The clock speeds also see another shift this time around with the adoption of “typical” clock speeds. This is something that NVIDIA has been using for a few generations with the introduction of GPU Boost, and tells the consumer how high they should expect clocks to go in a nominal workload. Normally I would say a gaming workload, but since this card is supposedly for professional users and the like, I assume this applies across the board. So even though the GPU is rated at a “peak” clock rate of 1600 MHz, the “typical” clock rate is 1382 MHz. (As an early aside, I did NOT see 1600 MHz in any of my testing time with our Vega FE but did settle in a ~1440 MHz clock most of the time.)
The 13.1 TFLOPs of peak theoretical compute are impressive, beating out the best cards from NVIDIA including the GeForce GTX 1080 Ti and the Titan Xp. How that translates into gaming or rendering power directly will be seen, but in general AMD cards tend to show higher peak rates for equal “real-world” performance.
Vega Frontier Edition will use a set of two stacks of HBM2, 8GB each, for a total graphics memory allotment of 16GB. Running at 1.89 GHz effective speeds, this gives us a total memory bandwidth of 483 GB/s, lower than the 512 GB/s of the Fury X and lower than the Titan Xp that is rated at 547 GB/s with its GDDR5X implementation.
Power consumption is rated at 300 watts for the air cooled card (that we are testing today) and 375 watts for the water cooled version. That variance is definitely raising some concerns as it would indicate that the air cooled version will be thermally limited in some capacity, allowing the water cooled version to run the GPU at a lower temp, hitting clock speeds closer to the peak 1600 MHz for longer periods.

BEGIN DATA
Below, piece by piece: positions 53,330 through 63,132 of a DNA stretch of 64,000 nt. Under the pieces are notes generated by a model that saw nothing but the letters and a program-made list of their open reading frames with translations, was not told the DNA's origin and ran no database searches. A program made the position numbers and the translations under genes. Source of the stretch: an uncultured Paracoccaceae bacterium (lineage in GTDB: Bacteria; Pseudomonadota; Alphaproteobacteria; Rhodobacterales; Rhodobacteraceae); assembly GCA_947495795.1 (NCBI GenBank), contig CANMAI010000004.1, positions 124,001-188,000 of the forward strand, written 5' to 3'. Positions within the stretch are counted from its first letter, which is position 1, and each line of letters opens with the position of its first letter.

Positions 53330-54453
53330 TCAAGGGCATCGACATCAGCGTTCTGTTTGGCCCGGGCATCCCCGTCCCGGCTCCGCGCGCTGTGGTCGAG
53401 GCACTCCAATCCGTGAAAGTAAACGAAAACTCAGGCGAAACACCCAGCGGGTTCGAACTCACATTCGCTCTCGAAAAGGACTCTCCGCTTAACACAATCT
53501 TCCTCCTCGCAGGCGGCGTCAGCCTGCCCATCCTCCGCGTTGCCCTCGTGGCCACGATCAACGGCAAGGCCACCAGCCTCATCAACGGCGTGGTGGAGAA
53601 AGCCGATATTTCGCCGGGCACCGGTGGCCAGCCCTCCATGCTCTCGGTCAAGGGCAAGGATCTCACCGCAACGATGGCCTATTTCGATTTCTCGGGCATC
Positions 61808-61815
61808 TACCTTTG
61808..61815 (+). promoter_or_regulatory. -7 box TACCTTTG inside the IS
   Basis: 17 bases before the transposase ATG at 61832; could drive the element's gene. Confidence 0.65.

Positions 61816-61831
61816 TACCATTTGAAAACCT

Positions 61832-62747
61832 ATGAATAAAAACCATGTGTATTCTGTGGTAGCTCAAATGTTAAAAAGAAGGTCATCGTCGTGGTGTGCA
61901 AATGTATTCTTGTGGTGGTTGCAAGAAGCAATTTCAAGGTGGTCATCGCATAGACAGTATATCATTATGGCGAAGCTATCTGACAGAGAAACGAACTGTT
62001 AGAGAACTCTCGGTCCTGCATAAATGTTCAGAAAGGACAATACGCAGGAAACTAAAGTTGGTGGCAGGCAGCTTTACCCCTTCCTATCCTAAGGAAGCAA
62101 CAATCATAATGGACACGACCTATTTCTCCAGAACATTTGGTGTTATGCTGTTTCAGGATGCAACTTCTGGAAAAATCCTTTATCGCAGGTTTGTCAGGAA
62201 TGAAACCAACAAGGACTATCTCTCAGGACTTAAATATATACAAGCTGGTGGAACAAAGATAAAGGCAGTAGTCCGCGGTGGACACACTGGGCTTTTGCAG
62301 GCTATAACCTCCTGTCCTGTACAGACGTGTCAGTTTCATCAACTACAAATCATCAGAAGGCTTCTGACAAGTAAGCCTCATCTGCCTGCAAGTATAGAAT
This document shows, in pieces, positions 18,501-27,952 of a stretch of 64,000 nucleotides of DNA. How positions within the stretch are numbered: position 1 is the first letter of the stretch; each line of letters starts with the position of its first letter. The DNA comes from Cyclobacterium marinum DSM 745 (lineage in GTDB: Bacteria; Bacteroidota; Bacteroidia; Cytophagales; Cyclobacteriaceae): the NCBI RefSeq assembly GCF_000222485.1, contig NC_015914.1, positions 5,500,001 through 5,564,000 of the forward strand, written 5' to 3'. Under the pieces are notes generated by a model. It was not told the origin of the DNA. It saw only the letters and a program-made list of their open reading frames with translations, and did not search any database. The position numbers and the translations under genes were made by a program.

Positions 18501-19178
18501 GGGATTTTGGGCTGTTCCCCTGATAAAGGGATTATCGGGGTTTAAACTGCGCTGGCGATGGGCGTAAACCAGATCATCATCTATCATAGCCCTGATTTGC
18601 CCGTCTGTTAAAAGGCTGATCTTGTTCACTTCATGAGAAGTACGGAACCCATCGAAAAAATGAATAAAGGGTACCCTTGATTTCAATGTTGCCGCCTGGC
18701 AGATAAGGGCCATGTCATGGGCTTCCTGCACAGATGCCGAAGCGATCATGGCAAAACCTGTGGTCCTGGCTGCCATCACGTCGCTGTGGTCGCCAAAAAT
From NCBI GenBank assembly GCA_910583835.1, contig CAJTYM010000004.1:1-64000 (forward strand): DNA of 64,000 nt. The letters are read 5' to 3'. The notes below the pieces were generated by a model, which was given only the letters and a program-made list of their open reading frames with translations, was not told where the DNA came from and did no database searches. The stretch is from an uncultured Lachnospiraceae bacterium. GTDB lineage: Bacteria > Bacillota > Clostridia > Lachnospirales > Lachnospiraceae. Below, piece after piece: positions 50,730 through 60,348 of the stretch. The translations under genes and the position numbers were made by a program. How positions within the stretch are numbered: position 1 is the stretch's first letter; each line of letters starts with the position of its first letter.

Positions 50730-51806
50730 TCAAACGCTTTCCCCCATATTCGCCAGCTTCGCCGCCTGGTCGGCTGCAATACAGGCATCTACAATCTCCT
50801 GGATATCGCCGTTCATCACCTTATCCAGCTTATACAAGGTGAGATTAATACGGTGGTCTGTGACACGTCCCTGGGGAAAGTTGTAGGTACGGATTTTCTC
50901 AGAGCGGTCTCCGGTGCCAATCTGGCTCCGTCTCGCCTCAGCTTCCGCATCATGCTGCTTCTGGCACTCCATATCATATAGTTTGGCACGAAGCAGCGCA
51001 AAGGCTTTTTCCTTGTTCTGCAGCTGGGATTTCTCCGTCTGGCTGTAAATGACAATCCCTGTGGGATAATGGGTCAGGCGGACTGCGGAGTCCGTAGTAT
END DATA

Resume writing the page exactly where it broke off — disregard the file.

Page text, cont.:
The price of $999 for the model we are testing today (and $1499 for the water cooled option) plant the Vega FE firmly into the Titan realm. The Titan Xp currently sells from NVIDIA for $1200. Obviously for our testing we are going to be looking at much lower priced GeForce cards (GTX 1070 through the GTX 1080 Ti) but we are doing so purely as a way to gauge potential RX Vega performance.
The Gorgeous Radeon Vega Frontier Edition
Let’s talk about the card itself for a bit. I know that the design has been seen in renderings and at trade shows for a while, but in person, I have to say I am impressed. It will likely be a mixed bag – the color scheme is definitely not neutral and if you don’t appreciate the blue/yellow scheme then no amount of quality craftsmanship will make a difference.
The metal shroud and back plate have an excellent brushed metal texture and look to them and even the edges of the PCB are rounded. The fan color perfectly matches that of the blue hue of the card.
A yellow R logo cube rests on the back corner, illuminating the hardware in an elegant light. The top of the card features the Radeon branding with the same yellow backlight but I do wish the Vega logo on the face of the card did the same.
Even the display connector plate feels higher quality than other cards, with a coated metal finish. It features three full-size DisplayPort and a single HDMI port.
Above the dual 8-pin power connectors you’ll find a GPU Tach, a series of LEDs that increase as the GPU load goes up.
Though the look and style of a graphics card can only take you so far, and can only add so much to the value of a product that 99 times out of 100 ends up in a computer case, it is great to see AMD take such pride in this launch. I can only hope that that consumer variant sees as much attention paid to it.